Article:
Student rises above behavioral struggles and redefines stereotypes

After getting expelled from Bentonville schools for beating up a student who threatened him with a desk, junior Andrew Drindak switched to homeschooling then moved over to Southwest junior high his freshman year. According to Drindak, when he first moved to Springdale schools, he tried to be nice to others, but people still viewed him as someone only looking to start a fight. Now, he is stopped in the hallway daily by teachers for not wearing his lanyard and his name is well-known among administrators as he frequents ISS. Yet, despite his reputation for being a troublemaker, there is a lot more to Drindak than what meets the eye.  

“I’ve lived a lot harder of a life than what most people think,” Drindak said. “Most people go home, and they still have both their parents. They don’t have to worry about anything, but that’s not the case for me.”

When Drindak was twelve years old, his mother, who’s relationship with him was far from perfect, passed away in a car crash. Most of the details of her death remain a mystery to him.

“My mom was a lot like me but just a bigger felon. She was a violent person, a very violent person,” Drindak said. “She’s done stuff I can never forgive her for.”

Now, Drindak lives with his dad and his younger brother. According to Drindak, his father once told him, “No matter where you go, trouble always follows,” which Drindak believes is an accurate statement.

“[My relationship with my dad] is kind of iffy. Some days he hates me. Some day he loves me. It’s complicated,” Drindak said. “He’s always mad at me because I’m doing something stupid.”

The brothers didn’t get along in their younger years, sometimes even fighting physically, but as they’ve gotten older, they’ve become closer; the younger boy even looks up to his brother.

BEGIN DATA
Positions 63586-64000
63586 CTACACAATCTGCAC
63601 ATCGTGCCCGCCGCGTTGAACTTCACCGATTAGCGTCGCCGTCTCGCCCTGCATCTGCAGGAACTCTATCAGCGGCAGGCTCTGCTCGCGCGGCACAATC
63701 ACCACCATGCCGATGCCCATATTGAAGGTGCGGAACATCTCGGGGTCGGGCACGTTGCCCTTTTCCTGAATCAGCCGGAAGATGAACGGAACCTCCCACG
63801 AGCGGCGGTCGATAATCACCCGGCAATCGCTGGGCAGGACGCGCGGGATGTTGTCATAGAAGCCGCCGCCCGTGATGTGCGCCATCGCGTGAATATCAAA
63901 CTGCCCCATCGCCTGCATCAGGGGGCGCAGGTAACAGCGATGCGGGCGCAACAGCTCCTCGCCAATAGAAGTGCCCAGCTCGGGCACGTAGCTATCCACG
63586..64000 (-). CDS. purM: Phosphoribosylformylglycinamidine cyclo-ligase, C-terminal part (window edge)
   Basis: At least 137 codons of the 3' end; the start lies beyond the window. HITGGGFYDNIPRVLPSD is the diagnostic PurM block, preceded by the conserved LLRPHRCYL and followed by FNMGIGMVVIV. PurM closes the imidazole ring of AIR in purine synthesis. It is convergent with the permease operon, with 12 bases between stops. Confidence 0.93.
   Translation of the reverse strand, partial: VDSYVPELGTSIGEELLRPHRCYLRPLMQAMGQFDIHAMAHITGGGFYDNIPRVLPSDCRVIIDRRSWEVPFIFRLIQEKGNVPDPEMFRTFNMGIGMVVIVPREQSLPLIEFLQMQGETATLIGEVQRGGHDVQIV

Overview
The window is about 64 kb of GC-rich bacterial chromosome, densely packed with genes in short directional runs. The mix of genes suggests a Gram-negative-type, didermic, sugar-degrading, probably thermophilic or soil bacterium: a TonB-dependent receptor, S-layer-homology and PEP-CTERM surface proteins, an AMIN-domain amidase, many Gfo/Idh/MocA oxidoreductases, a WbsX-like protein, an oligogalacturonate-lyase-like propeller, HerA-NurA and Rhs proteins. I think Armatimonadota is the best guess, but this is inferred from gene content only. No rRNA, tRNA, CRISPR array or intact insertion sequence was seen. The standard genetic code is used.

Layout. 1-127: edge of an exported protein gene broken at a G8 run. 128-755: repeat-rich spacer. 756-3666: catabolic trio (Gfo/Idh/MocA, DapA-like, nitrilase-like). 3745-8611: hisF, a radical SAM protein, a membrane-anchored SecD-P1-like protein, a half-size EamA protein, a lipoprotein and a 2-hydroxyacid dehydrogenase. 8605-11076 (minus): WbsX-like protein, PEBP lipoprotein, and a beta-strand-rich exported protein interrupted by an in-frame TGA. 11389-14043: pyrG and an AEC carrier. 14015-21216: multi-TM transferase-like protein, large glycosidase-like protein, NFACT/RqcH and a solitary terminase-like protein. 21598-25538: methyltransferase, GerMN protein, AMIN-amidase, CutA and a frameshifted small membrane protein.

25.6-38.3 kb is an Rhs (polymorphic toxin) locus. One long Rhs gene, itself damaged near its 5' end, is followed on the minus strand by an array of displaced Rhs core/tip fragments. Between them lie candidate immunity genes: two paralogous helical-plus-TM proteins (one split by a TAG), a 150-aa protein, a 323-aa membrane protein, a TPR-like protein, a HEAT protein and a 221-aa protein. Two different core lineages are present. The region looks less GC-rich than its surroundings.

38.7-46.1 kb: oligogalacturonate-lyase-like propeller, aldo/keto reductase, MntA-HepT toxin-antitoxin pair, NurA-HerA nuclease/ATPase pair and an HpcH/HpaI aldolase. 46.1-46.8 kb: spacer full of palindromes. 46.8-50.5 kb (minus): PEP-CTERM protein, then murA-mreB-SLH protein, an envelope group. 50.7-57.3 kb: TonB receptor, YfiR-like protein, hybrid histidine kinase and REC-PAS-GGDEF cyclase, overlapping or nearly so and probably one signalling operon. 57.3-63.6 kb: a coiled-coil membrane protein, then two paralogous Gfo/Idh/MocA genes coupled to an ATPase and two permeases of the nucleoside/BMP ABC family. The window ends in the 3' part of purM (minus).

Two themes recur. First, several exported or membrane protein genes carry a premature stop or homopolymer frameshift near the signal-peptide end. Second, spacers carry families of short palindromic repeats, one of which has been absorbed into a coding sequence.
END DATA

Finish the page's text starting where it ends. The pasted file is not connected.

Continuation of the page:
“Now that he’s going through the same stuff I did when I was a kid,” Drindak said, “He’s starting to see my side of things.”

At his brother’s age, Drindak was constantly street fighting. Once, he fought a six foot sixteen year old as a 4’11 ten year old. 

“I don’t think there was a reason [for fighting him],” Drindak said. “All of it was out of anger. I was a very angry kid, like all the time.” 

According to Drindak, his brother’s behavior is much better than his own back then. Yet, he hopes that in the future, the younger boy will be able to live without some of the worries that plague Drindak when he’s at school.

“I want him to go to school without worrying about walking in the hallways and getting targeted for something,” Drindak said. “He’s already [on the way to avoiding that when he’s older] because he’s only nine and my brother’s the nicest person you’ll ever meet. He’s the complete opposite of me.”

Outside of school, when he’s not taking care of his brother, who’s not old enough to stay home alone, Drindak spends his time working for his uncle, boxing, and playing basketball. 

For a long time, Drindak’s activity of choice was video games, but at the beginning of the school year, after he realized the toll it was taking on his sleep schedule, he decided to focus his energy on sports. He plays basketball with his friends and has a good record in boxing at the new Youth Center. Although he doesn’t necessarily use boxing as a way to take out his anger, it can be an outlet for him. 

“I have really bad anger problems on me,” Drindak said. “Finding some way to deal with it really helps.”